Thanks for the redirect Mike. Steve's notes are always edifying. He is truly a citizen stepping forward with considered responses and effective alternatives. Answers that work! Thomas Jefferson would be proud. Steve's notes are always worth the wait.

Ann raises a worthy point about the rules of the game being changed in the middle of the game. And how such rule changes could screw committed and brilliant citizen responses such as Steve's. Sadly, nothing in RWQCB history indicates they are up to playing by the rules and/or honoring prior resolutions. Still, one must live with hope. And expectations of fairness. Even while recognizing that such perspectives are fading in today's political realities.

Spectator > What happens with an old fart like me. Everytime I have to crap, I have to pee. Always at the same time. And everytime I have to pee, I have to crap.

Spectator raises some fundamental and terribly practical behavior-based issues. (and a nice chuckle.) The true dilemma of two stools in the bathroom! It must be wonderful to be so regular. < sigh > Still, living with heightened awareness often inspires new habits. That's the magic of it. The tests will show who's cheating! ;-)

Your other point too: So, uh, where are we supposed to fart? Recent research indicates gastric gas is a serious environmental concern. If we can't control cow farts maybe we can at least better manage our farts? I'm guessing Steve is working on that right now. Go Steve!

And then there is Sewertoons > You are lucky to have the space in your bathroom to do this. I would have to eliminate either the sink or the shower to add a bidet. Or push out a wall.

Seeing through glasses so darkly. < sigh > Dear Sewertoons, yes, regardless how this epic turns out some things may need to be changed. Can't help but think an interior design modification such as this is the very least of our worries. Besides, doesn't somebody in your household want to remodel the bathrooms? Lucky you if you say no to that one. But may I also add, lucky you if you say yes too? Hey, either way, you win. Push out that wall! And add a fancy new Jacuzzi. And maybe some more closet space. What a great opportunity!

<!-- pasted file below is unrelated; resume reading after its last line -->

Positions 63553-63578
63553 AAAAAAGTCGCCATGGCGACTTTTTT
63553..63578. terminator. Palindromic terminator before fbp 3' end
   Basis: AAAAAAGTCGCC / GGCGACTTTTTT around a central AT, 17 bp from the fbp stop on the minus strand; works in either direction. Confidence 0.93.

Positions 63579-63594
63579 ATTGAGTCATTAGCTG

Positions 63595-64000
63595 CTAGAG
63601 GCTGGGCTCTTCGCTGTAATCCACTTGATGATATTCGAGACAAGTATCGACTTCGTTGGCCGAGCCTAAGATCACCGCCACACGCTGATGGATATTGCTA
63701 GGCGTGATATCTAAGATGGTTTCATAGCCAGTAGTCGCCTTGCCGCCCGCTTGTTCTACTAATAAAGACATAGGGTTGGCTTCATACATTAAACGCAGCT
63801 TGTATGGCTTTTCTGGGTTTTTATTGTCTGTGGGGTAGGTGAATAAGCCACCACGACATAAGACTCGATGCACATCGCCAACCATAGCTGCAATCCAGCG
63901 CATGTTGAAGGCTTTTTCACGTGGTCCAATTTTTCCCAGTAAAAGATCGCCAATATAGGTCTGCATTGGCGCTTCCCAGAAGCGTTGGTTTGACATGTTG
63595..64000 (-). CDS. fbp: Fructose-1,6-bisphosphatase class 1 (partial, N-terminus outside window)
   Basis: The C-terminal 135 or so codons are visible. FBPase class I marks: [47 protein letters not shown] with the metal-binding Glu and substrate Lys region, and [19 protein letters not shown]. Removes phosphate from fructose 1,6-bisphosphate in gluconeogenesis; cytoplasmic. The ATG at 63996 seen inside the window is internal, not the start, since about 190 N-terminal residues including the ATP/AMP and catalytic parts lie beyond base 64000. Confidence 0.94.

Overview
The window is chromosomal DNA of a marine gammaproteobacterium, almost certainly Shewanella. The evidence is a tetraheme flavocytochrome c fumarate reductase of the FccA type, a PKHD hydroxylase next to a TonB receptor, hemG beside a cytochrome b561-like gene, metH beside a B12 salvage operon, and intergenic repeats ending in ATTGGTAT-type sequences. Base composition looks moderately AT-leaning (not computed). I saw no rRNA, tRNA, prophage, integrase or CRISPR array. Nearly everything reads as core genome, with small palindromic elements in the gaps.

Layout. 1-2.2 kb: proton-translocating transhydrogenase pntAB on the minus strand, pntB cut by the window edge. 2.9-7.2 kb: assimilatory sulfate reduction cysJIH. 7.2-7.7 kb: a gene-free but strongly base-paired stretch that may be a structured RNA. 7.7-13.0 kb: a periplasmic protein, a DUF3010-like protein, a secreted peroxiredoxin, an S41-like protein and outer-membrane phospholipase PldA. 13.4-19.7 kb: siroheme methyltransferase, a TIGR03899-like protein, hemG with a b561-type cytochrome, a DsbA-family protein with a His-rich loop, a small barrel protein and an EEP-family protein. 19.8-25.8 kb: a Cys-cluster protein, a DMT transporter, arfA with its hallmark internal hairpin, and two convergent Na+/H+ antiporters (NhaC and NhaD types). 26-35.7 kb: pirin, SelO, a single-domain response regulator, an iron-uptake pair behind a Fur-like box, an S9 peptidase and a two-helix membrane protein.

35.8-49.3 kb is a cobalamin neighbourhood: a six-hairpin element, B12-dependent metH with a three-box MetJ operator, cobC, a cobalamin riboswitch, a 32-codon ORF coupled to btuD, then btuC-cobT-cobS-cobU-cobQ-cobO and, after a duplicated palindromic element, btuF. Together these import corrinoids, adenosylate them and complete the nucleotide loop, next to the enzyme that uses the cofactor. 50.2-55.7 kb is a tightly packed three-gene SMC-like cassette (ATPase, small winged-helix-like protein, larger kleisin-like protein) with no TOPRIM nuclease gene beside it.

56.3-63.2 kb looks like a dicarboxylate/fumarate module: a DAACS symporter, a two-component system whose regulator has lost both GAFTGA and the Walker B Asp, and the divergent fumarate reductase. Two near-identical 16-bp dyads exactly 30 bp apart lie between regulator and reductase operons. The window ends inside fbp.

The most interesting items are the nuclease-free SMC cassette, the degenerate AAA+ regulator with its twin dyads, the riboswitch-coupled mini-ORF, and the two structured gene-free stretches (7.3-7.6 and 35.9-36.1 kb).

Always happy to help.

3:36 PM, December 30, 2006  
Anonymous Smart Fella said...

I be smart fella, I fella smart.
It takes a real smart fella to say: I fella smart!

Now repeat this ten times and the problem becomes clear.

3:57 PM, December 30, 2006  
Blogger Steve Paige said...

This comment has been removed by a blog administrator.

12:07 PM, January 02, 2007  
Anonymous Anonymous said...

About the $ 1,500 to install the urine-only bidet. I'm on a slab and couldn't do it under $ 5,000. I don't have the room in either bathroom, so make it $ 15,000 or more for the addition, $ 3,700 for the plans. Further, I'd still be discharging SOMETHING and the Regional Board isn't going to go for that. WHO AND WHERE is going to treat and reuse the urine? So while I salute your ingenuity and aggression in installing an option, and you are to be congratulated for making a test case of this option, I'm not going with something which the Regional Board is unlikely to accept. Los Osos doesn't have a great track record of success with doing things "our own way" or with some independence.

I also did not move to Los Osos to have my lady friend participate in some selection process of where to deposit waste. The world and the trails may be a men's room, but women are different and some ladies have sensibilities that aren't rooted in the camping or eco-radical genre. Your selective waste deposit plan is for college kids and seriously eco-minded folks. I didn't move here to be an ecology leader.

Turning now from reasonable discussion with Paige, to complaining seriously about Ann Calhoun.......About the Ann point of the Regional Board moving the goal posts, for goodness' sake, Shut up, Ann. Every time you write something alledging unfair practices by the board or other authorities, you use your considerable reasoning and convincing skills to muddy the water. Muddy water and confusing anti-water board writing and arguing is exactly how we Los Osos homeowners GOT INTO this multi million dollar mess. Please kindly stop persuading people that the Board did something wrong. Time to build a conventional sewer in a conventional location with a conventional collection system using conventional financing before construction costs go higher. I'm tired of playing "chicken" with the freight train of the water quality officials.

2:35 AM, February 01, 2007